Bellbird Wall area Rock climbing9 routes in crag
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Access issues inherited from Blue Mountains
The Blue Mountains are a World Heritage listed area. The Grose Valley, the cliffs around Katoomba and much of the Narrow Neck peninsula are part of the Blue Mountains National Park which is managed by the NPWS. The Western Escarpment - where most of the climbing is - is Crown Land managed by the BMCC. While the NPWS Plan of Management nominates several locations in the National Park where rock climbing is deemed appropriate, the majority of the climbing remains unacknowledged. To maintain access our best approach is to 'Respect Native Habitat, Tread Softly and Leave No Trace'. Practically all crags are either in National Park or in council reserve: dog owners are reminded that dogs are not allowed in National Parks at any time and fines have been issued, while for crags on council reserve the BMCC leash law requires that dogs be on-leash.
A good wall for hot afternoons (take a jumper, it by very cold if the wind picks up) and cold mornings (we've climbed in t-shirts while it's snowing there). There are also some older routes described in the Warwick Williams Grose Guide on the wall below the lookout and on the actual 'Pulpit' Rock below the lookout, and a modern mixed route on the lower cliff directly below Bellbird wall area.
Access: Park at 'Pulpit' Rock (Hat Hill Rd, Blackheath) carpark and walk down towards the 'Pulpit' Rock lookouts. Turn off left at the 12th drain (wide wooden drains cross this track) after about 200m. Walk down a faint track that trends rightward, initially parrallel to the main track and then down a cairned ridge for about 60m till you reach rap station. The left most rap station is over 'Stone Poem'. The rap station over the Next Doctor (also used for Bellbird) is to the right and further down hill. One bolt can be seen and clipped to help reach around the block to the two bolt anchor. There is a third anchor at the top of Bellbird but this is not recommended for rapping unless you were to leave extending slings
'Under the Influence' is accessed from the base of the 'Bellbird Wall' double raps, then by walking around sandy alcove (climbers left) to short rap off bolts down gully, and another rap from the routes belay bolts to base of lower cliff. See topo for this route.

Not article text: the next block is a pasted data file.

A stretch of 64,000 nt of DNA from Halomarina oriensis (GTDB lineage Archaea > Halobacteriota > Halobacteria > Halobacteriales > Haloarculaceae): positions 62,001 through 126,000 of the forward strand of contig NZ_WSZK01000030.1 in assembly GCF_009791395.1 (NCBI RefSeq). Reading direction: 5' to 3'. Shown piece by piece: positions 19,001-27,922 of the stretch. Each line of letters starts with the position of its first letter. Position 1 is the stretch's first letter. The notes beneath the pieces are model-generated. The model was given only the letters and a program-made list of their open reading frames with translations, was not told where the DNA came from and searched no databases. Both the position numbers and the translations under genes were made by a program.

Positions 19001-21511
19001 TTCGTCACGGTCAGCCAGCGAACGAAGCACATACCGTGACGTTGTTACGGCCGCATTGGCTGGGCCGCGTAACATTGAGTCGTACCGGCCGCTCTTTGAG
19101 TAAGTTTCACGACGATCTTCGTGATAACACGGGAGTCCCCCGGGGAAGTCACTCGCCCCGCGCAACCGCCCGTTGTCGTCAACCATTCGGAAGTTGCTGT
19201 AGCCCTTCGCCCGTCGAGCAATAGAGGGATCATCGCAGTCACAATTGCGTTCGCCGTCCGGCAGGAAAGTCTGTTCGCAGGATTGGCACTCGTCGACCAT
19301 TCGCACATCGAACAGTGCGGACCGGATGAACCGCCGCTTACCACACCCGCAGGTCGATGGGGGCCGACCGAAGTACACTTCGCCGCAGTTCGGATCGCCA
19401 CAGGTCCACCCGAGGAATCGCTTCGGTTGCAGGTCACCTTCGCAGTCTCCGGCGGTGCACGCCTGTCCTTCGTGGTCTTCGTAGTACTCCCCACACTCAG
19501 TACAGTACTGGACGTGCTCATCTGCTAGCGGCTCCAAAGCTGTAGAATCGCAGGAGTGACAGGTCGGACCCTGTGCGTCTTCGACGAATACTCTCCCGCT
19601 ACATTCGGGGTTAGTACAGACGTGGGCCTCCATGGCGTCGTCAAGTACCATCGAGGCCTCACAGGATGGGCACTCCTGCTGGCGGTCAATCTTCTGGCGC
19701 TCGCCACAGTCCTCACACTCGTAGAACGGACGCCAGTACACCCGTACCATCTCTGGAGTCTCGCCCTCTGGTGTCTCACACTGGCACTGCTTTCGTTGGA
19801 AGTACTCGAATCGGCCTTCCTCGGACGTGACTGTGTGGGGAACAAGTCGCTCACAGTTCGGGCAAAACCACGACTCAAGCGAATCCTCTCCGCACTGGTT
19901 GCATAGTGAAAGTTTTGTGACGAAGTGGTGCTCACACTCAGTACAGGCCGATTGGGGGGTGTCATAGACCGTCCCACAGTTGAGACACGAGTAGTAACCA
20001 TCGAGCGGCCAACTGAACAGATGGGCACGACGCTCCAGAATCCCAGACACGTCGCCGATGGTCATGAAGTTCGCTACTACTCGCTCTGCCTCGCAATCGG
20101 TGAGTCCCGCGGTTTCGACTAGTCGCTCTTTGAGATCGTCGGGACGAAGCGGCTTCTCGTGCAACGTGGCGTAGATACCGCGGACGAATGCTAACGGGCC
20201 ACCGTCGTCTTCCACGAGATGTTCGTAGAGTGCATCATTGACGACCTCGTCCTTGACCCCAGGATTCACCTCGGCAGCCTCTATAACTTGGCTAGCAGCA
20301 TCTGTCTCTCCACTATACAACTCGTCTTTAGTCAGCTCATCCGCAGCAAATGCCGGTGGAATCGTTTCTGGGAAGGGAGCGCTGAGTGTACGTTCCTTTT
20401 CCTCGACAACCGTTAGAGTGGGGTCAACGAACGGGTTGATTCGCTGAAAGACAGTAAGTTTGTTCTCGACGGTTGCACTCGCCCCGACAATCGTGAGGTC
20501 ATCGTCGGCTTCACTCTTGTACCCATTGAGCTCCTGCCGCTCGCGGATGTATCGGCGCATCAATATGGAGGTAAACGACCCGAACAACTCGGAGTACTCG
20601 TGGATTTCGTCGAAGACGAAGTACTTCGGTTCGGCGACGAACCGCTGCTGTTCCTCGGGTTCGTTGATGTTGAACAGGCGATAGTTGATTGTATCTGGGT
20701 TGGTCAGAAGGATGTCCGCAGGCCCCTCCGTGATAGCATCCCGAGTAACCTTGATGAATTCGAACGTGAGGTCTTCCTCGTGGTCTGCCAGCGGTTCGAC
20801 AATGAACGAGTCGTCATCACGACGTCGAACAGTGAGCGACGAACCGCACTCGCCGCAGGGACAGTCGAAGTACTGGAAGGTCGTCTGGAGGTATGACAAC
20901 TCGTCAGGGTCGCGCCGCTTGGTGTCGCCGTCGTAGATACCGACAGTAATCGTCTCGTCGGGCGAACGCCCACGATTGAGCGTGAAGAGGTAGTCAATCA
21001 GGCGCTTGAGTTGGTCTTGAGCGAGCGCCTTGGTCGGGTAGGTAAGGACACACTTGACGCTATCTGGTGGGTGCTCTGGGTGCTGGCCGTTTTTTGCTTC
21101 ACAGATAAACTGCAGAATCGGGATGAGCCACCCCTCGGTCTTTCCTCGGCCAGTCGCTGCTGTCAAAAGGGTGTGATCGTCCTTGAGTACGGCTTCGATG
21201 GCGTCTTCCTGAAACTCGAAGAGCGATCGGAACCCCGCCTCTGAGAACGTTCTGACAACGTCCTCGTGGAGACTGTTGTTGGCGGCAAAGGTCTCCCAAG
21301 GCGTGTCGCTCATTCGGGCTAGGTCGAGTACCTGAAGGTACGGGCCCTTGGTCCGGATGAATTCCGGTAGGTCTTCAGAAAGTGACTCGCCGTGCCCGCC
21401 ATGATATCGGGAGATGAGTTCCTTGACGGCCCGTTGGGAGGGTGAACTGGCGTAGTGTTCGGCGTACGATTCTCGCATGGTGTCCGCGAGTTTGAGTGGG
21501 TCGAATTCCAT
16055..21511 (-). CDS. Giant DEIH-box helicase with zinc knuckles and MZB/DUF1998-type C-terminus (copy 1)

GPS co-ordinates for the top cliff rap point are S33 37.244 E150 19.739© (bundybear)
Ethic inherited from Blue Mountains
Although sport climbing is well entrenched as the most popular form of Blueys climbing, mixed-climbing on gear and bolts has generally been the rule over the long term. Please try to use available natural gear where possible, and do not bolt cracks or potential trad climbs.
Because of the softness of Blue Mountains sandstone, bolting should only be done by those with a solid knowledge of glue-in equipping. A recent fatality serves as a reminder that this is not an area to experiment with bolting.
If you do need to top rope, please do it through your own gear as the wear on the anchors is both difficult and expensive to maintain.
It would be appreciated if brushing of holds becomes part of your climbing routine - do it with a soft bristled brush and never a steel brush!
The removal of vegetation - both from the cliff bases and the climbs - is not seen as beneficial to aesthetics of the environment nor to our access to it. However, the fast growing scrub can conceal walking tracks in mere months, so bringing a pair of secaturs and pruning as you walk is a good way of helping out with the constant task of track maintenance. Some appropriately discreet pruning is a far better alternative then track braiding (which causes far more damage). It's also a good warmup for your forearms!
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